Women in Leadership club strives to minimize gender gap

Academic Unit by Sex Graphic

Sydney Sullivan, News Contributor

Club started in College of Business, plans to hold meetings for community

As of 2015, more than 9.4 million firms are owned by women, employing nearly 7.9 million people, and generating $1.5 trillion in sales. Yet globally, the proportion of senior business roles held by women stands at 24 percent. 

Lily Beck, a business student at Oregon State University and president of the new Women in Leadership club out of the College of Business, is striving to fix the gap between men and women in the workplace. 

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“Women can face inequality in many ways in the workplace. It could be anything from a pay gap to not being offered the same opportunities after coming back from maternity leave,” Beck said. “Whatever it may be, there was a market that wasn’t being satisfied as far as what was offered at OSU to help women prepare for facing those inequalities.” 

Beck said the main goal of the club is professional development for women. In focusing on this goal, the hope is that it will lead to more women having confidence when going into their professional careers. 

“We want there to be a sense of community in the club so that when members graduate, they can come back and look at what the club did for them in the professional world. We also have a goal of ultimately being the largest club on campus,” Beck said.

Hannah Triplett, a second year business management student, is the vice president for Women in Leadership. Triplett has been working with Beck throughout the start of the club with defining goals and creating their mission statement. 

“The club has started within the College of Business for a few reasons. Primarily, the initiative of improving gender equality and empowering women in leadership positions started with the Susan J. McGregor Foundation, which supports growth in these areas in the College of Business,” Triplett said in an email. “In the business world, there has been a long history of discrimination towards women due to stereotypes and the ‘good ol’ boys’ mentality that supports private networking of only male professionals.”

The organization is planning to hold meetings which support a combination of education and experience by bringing in speakers who interact with their audience, Triplett said. This will make what could be a strict lecture into a more intimate workshop experience. These workshops are intended to foster learning and help build confidence.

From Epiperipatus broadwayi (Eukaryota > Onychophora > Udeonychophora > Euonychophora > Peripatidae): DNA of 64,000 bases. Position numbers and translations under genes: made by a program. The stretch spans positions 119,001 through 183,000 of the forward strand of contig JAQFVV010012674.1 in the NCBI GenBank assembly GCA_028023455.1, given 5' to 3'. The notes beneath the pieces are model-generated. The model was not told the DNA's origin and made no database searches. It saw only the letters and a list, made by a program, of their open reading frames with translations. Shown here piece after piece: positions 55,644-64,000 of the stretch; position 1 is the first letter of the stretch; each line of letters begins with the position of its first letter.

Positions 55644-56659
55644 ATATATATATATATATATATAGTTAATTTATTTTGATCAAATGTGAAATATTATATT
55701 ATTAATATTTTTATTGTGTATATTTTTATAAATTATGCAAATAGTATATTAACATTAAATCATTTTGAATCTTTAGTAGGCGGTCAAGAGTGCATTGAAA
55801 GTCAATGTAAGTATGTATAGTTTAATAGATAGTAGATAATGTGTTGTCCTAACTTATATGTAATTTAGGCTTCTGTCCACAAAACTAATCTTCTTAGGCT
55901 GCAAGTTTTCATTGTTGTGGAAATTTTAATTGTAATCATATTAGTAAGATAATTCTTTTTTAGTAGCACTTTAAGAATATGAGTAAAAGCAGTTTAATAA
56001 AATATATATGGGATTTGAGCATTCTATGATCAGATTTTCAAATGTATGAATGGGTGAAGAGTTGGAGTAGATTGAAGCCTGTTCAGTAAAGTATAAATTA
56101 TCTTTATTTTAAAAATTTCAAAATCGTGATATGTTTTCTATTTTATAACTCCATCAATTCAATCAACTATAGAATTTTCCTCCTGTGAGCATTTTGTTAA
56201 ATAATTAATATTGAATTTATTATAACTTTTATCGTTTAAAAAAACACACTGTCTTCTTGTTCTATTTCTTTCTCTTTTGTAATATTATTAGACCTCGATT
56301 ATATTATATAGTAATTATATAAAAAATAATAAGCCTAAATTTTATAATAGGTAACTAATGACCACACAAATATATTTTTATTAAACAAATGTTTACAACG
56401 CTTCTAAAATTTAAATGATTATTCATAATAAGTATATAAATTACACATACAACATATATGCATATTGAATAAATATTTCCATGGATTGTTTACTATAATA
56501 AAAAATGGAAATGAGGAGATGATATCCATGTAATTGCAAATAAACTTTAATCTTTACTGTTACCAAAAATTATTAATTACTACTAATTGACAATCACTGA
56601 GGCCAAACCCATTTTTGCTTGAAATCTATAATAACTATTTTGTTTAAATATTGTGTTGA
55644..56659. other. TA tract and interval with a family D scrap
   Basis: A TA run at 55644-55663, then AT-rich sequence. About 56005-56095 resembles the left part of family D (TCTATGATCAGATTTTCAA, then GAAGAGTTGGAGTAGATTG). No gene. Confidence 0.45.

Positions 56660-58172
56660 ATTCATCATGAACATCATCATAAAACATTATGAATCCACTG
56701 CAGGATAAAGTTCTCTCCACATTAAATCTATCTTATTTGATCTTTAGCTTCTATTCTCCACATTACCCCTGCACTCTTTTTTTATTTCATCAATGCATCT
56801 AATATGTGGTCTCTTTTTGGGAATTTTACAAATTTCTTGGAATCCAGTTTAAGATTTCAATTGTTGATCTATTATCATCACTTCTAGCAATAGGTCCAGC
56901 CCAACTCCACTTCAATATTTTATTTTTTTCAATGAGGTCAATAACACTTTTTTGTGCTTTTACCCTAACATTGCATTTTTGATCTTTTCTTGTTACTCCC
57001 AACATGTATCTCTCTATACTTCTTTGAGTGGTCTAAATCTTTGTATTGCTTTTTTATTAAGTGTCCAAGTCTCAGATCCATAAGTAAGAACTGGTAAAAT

“With the title of our club being Women in Leadership, it could be easy to assume that this club is strictly catered towards educating women,” Triplett said in an email. “However, in order to bring equality between genders, it is important for us to educate both males and females.”

The hope is to expand the club by reaching out to other colleges within the university to provide a place for students, staff and faculty to learn about women in leadership and eliminate gender inequality, Triplett said. 

Sandy Neubaum, faculty adviser for the Women in Leadership club and director of Student Engagement at OSU, said the broader mission of the club is to advance women in leadership roles across the university and their chosen careers. This is why the club is open to students of all majors. 

“I would like our women students to know they can be the architects of their own life’s story,” Neubaum said in an email. “One of my favorite quotes is ‘she designed a life she loved,’ I very much want our members to feel empowered to do just this.”

Beck said Neubaum came to her with the idea of starting the club. From then, the club has come to fruition and those involved hope that it provides a welcoming community.

“Even if they aren’t extremely active members, we want people to feel supported. We hope to create an environment where anyone can come, feel heard, and get resources to strengthen their confidence and develop their skills,” Beck said. “We will do our best to support each member in every way we can.”